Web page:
Questions Christians Hope No One Will Ask, Sidebar on 1 Corinthians
The first of today’s posts on DaGoodS’s (DGS) questions will come a bit later, as I wanted to examine a side issue that was raised. The discussion revolves around a specific interpretation of 1 Corinthians 1:20-21. DGS thinks it supports a rejection of all worldly wisdom. However, I believe that in its proper context, it is trying to argue something far different.
Isolating verses from their context is common practice for atheists using the Bible to argue against itself. In this case, DGS thinks that the verse says to reject all worldly wisdom. In fact, it is simply touting the superiority of God’s wisdom over that of man. Let’s follow along.
What Paul is trying to communicate in the broader argument (1 Cor 1:18-2:16) is that, even though members of the church may lack gifts prized by people in the world, they nonetheless are capable ministers of the Word because God uses people who seem less than adequate in the eyes of the world to accomplish his purpose.
The Bible abounds with examples; look how many excuses Moses tried to put forth to get God to change his mind about using him, or the lengths that Elijah or Jonah went to trying to avoid the will of God.
Why? God does this to shame the wisdom of the world. The lowly among the world are chosen to bring the gospel message so that no one can boast before God that they were saved by a mighty and powerful human (1 Cor 1:28-31; 2:3-5).
Paul goes on to explain (1 Cor 2:1-16) that the lowly are also chosen so that faith will be placed with the strength of God rather than the weakness of men. A modern example of this might be the pedophile priest scandal within Roman Catholicism. Why continue to follow that religion? Because it has been touched by God, anointed by him for a specific purpose. We have to follow God, not the people purporting to speak for him. Those speakers only point to a higher reality and a greater truth beyond what they can articulate from a pulpit. They are not the ground and giver of our faith–God is.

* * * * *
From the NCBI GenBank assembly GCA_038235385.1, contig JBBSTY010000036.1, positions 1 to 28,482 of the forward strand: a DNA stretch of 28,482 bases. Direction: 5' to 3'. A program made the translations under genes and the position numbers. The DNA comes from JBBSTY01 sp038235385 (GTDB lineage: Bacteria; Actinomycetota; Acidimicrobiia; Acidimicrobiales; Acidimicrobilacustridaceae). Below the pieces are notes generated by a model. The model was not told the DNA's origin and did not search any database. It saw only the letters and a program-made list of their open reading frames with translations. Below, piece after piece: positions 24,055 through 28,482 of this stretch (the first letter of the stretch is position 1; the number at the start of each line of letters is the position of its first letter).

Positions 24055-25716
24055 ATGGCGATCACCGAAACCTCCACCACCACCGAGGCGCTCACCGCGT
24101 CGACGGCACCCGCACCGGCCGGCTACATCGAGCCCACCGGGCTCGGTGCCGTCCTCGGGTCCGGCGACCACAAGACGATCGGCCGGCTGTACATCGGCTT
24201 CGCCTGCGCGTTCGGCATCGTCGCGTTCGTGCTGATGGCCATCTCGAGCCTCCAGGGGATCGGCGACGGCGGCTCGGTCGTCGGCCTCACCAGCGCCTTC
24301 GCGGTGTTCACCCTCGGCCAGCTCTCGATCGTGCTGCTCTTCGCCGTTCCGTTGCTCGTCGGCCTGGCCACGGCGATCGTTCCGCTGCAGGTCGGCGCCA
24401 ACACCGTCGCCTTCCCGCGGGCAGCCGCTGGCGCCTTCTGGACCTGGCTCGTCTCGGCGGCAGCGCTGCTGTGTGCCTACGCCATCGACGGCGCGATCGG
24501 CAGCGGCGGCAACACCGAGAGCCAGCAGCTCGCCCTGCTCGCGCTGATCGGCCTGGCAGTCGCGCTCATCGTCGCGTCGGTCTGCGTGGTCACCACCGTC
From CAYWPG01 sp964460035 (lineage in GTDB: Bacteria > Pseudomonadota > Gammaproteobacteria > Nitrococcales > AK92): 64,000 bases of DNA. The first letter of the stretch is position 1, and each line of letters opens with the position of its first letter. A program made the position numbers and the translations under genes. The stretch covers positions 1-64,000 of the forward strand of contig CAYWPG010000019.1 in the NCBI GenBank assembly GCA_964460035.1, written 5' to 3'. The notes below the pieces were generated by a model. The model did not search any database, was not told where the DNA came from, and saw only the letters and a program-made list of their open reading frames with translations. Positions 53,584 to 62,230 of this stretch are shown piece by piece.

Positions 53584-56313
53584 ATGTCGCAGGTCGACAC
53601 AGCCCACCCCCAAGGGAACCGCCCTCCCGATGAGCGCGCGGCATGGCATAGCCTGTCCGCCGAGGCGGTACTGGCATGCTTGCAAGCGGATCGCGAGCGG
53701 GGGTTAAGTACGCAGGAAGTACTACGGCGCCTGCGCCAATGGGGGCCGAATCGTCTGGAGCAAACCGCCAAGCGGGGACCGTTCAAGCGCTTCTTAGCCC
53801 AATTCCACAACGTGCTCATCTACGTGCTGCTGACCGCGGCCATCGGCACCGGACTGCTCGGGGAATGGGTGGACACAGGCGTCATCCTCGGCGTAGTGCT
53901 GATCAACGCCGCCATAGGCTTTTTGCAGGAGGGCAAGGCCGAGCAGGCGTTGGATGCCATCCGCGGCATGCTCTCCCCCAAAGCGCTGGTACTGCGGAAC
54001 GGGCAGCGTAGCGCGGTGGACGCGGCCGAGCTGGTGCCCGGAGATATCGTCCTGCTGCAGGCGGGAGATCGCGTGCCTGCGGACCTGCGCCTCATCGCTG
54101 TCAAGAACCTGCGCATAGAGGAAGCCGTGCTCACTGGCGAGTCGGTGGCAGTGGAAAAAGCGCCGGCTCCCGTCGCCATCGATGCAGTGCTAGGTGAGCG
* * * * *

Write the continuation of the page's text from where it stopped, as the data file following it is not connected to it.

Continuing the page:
I remember when I was a young Catholic that I looked up to the priests as mysterious, as unquestionable authority figures. Heck, when I was ill with Hodgkins’ disease my mom went ballistic and cleaned the house extra-white-glove-nice because a priest was coming over to see me. My mom flipped out when anyone came over, but that was an extra-special flip out (enough to make me remember it among all of the other “The house isn’t clean enough” flip outs). This particular priest visited me, and talked with me about my illness, and about God and his plan for my life, but nearly left without saying a prayer (my mom had to remind him–he was pretty embarrassed).
The priest is as human as the rest of us, and the “infallible” Magisterium is composed of fallible humans. A position in the Roman Curia is “personal confessor,” a priest that the Pope visits daily to confess his sins. Even the Roman Catholic Church, which Catholic apologists claim is the Church founded by Jesus Christ himself (I see that claim once a month or so from Ross Earl Hoffman on Facebook) is a human institution at the end of the day.
Now that severe crimes against humanity perpetrated by renegade priests and covered up by apathetic bishops has come to light, God is shaming his church and reminding us that our faith is properly directed at him, not a human institution. God will not fail, but humans (and the institutions that we devise) will always fail.